In FreeShip, the panel layout can be moved around to get the best fit for minimal waste. Here, the three lower panels are placed on a 16' x 2' grid. The upper panels and the deck go on a 16' x 4' grid.
My work table consists of two sheets of 8' x 4' Melamine (plastic laminated particle board), each supported by three sawhorses and bolted together to form a 16' x 4' table.
I drove in to Boulter Plywood in Somerville, MA, to pick up four sheets of 4 mm Okoume plywood. This material cuts and bends so easily, I can't imagine using anything else. Cost is about $50./ sheet.
I clamped the plywood to the table, then marked the centerline for cutting the sheets in half lengthwise.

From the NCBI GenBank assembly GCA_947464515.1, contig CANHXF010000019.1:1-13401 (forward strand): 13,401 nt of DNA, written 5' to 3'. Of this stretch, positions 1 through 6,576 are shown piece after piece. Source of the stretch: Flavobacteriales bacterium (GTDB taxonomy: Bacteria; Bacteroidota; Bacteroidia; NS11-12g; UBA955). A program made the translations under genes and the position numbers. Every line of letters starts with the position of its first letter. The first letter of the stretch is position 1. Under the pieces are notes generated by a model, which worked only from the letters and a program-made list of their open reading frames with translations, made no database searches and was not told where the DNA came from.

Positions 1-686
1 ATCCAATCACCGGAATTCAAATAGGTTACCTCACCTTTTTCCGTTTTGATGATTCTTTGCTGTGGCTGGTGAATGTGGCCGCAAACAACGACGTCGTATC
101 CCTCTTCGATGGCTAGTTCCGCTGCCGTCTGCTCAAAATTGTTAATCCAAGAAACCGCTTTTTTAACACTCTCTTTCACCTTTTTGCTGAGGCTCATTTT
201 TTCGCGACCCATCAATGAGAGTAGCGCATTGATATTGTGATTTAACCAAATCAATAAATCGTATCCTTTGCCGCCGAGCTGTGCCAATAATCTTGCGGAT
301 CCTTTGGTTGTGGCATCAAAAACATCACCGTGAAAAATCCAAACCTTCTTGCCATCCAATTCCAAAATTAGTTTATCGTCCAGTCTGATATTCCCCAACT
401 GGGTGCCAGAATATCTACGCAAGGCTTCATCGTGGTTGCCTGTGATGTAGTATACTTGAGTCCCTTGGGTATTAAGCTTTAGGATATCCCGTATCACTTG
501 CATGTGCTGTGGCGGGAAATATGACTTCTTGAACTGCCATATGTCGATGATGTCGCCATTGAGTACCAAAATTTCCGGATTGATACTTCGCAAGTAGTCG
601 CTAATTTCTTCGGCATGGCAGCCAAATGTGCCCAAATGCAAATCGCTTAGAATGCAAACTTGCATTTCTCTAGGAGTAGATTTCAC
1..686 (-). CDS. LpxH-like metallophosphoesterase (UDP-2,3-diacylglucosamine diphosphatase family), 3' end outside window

After cutting, the two sheets are reclamped to the table and carefully butted together. The sheets are prepared for fiberglass butt joints by sanding along the joint.
Plastic wrap is placed under the joint to keep the epoxy from sticking to the table. A sheet of polyethylene would be better (smoother) but I don't have any.
I'm using West System 207 epoxy hardener because I had a good experience with it previously, building kayaks that were finished with varnish. The 207 hardener has UV inhibitors to keep it from turning cloudy, and it saves time because there is no amine blush to clean off when it cures.
I thinned the epoxy with acetone (it's 6 years old) and soaked the area on either side of the butt joint.
A strip of 6 ounce fiberglass cloth is placed over the joint and wetted out. It is then covered with plastic wrap.
A 2 x 4 is used to apply clamping pressure to the joint. C-clamps hold it to the table.
I put a battery on the center of the 2 x 4 to add clamping force in the center. This will set up overnight.
Time taken on this step: 3 hr.